The forty-spotted pardalote is one of the rarest and most endangered birds in Australia. They’ve been driven from their Tasmanian habitat and are now found only on a handful of islands off Tasmania’s south-east coast.
The species faces two major threats: The first is habitat loss caused by deforestation. In just a few decades, humans have felled more than 85% of Tasmania’s forests, decimating many of the island’s unique species.
The second threat to the forty-spotted pardalote is similarly disgusting: A parasitic fly (passeromyia longicornis) that deposits its eggs into the pardalote’s nest. The maggots emerge from the eggs, burrow into the skin of the baby birds, and then feast on their blood until the chick dies. In some areas. the maggots kill up to 90% of forty-spotted pardalote chicks.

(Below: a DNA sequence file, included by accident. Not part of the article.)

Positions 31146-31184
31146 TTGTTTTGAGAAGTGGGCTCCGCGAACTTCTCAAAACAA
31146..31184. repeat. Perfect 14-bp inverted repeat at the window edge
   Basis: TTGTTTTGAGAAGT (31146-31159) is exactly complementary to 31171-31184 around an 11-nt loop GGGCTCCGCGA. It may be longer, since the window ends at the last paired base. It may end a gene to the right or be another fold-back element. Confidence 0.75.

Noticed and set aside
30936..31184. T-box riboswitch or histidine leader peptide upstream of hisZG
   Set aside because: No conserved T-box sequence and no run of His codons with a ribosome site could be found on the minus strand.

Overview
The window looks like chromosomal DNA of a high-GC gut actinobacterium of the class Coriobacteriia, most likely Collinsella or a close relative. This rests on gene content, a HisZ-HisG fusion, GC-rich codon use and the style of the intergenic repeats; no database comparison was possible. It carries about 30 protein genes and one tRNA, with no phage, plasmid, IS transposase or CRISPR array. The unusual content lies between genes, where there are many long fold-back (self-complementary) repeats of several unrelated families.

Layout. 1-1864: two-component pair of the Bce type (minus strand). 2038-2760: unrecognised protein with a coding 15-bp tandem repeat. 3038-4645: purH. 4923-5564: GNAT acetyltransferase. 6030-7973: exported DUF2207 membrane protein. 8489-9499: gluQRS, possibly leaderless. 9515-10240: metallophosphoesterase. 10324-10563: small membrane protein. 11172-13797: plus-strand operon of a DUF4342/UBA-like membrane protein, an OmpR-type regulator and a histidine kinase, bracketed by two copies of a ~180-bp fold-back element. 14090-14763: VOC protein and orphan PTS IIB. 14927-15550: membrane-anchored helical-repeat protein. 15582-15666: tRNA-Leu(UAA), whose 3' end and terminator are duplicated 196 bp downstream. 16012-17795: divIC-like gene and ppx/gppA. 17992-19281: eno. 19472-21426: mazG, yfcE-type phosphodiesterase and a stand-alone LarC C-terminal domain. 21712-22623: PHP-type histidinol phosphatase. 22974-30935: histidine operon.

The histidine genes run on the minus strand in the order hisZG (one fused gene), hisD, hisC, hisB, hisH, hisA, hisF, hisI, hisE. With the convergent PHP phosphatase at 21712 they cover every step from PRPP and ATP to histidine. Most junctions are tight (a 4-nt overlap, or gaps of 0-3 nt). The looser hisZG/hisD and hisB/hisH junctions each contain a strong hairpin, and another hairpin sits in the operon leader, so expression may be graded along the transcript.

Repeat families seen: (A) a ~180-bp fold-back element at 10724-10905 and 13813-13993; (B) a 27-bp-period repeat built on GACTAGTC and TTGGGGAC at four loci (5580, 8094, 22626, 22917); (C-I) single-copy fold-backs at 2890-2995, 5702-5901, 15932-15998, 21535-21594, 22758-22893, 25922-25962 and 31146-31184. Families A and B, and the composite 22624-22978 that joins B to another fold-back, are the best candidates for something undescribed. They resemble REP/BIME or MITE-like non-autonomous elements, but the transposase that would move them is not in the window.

Fernanda Alves, a PhD student at the Australian National University and member of the Difficult Bird Research Group, devised a clever way to protect the pardalote from the maggots.
Like many birds, forty-spotted pardalotes like to line their nests with fine feathers. The team created a feather dispenser—not unlike those used by private aviculturalists to distribute nesting materials in an aviary—and filled it with chicken feathers.
The feathers, ingeniously, had been laced with a bird-safe insecticide. When the pardalotes collected the feathers and brought them back to their nest, the poison would kill the maggots and allow the chicks to grow unencumbered.
The results so far have been astounding: 95% of chicks survived in the treated nests, compared to the 8% survival rate of chicks in nests that didn’t have any pesticide-laced feathers.